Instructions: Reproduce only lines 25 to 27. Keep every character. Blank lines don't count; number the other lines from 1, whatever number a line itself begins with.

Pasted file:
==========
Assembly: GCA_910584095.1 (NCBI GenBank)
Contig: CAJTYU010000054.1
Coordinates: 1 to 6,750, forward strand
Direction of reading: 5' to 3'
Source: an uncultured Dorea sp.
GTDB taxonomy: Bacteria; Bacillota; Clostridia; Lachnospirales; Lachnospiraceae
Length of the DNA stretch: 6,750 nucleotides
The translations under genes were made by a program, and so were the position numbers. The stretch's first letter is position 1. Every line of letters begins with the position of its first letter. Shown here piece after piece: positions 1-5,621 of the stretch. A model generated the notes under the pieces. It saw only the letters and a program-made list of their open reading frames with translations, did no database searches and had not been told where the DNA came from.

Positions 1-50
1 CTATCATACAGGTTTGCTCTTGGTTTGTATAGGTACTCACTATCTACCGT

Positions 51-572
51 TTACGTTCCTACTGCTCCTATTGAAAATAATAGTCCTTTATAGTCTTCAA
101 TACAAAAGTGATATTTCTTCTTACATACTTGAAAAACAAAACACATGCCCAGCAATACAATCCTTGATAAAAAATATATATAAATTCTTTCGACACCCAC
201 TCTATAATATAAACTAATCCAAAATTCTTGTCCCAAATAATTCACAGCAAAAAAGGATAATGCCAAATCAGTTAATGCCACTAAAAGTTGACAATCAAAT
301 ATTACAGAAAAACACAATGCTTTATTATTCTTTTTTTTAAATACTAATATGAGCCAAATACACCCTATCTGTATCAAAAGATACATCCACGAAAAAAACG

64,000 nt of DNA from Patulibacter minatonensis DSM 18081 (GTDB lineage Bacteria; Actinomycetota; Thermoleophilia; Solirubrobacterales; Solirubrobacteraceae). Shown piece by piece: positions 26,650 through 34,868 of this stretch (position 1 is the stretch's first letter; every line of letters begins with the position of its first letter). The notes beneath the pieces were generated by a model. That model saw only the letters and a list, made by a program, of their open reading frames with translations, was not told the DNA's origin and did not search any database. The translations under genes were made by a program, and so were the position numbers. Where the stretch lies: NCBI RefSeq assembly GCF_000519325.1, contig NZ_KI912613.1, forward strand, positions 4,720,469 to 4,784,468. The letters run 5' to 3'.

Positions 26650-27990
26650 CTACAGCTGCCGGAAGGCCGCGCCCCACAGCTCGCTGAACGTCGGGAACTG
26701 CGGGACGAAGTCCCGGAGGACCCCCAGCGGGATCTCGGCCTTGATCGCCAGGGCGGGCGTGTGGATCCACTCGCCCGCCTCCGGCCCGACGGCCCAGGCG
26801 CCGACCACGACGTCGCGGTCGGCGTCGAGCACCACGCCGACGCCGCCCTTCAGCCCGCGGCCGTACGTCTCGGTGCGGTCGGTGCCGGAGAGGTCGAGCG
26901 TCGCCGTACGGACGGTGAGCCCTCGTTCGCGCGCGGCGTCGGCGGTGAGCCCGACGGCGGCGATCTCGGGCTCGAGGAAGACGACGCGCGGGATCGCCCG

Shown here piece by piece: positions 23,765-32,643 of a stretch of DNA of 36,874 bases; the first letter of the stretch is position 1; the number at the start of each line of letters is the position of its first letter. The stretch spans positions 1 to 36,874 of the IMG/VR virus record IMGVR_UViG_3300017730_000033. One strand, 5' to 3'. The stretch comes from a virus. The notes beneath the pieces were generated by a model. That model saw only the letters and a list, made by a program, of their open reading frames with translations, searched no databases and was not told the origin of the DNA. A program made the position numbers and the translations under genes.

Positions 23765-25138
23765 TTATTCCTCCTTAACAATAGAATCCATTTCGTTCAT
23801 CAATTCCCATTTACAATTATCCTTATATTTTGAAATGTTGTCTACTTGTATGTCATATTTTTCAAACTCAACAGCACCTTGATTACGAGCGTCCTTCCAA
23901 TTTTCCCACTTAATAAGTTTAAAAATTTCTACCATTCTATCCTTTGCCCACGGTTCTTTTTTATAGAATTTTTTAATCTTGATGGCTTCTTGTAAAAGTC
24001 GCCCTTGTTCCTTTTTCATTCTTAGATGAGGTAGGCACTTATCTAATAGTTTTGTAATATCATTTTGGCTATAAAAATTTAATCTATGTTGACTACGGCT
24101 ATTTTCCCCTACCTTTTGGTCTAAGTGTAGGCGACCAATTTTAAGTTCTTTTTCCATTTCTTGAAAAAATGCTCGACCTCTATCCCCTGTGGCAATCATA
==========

23801 CAATTCCCATTTACAATTATCCTTATATTTTGAAATGTTGTCTACTTGTATGTCATATTTTTCAAACTCAACAGCACCTTGATTACGAGCGTCCTTCCAA
23901 TTTTCCCACTTAATAAGTTTAAAAATTTCTACCATTCTATCCTTTGCCCACGGTTCTTTTTTATAGAATTTTTTAATCTTGATGGCTTCTTGTAAAAGTC
24001 GCCCTTGTTCCTTTTTCATTCTTAGATGAGGTAGGCACTTATCTAATAGTTTTGTAATATCATTTTGGCTATAAAAATTTAATCTATGTTGACTACGGCT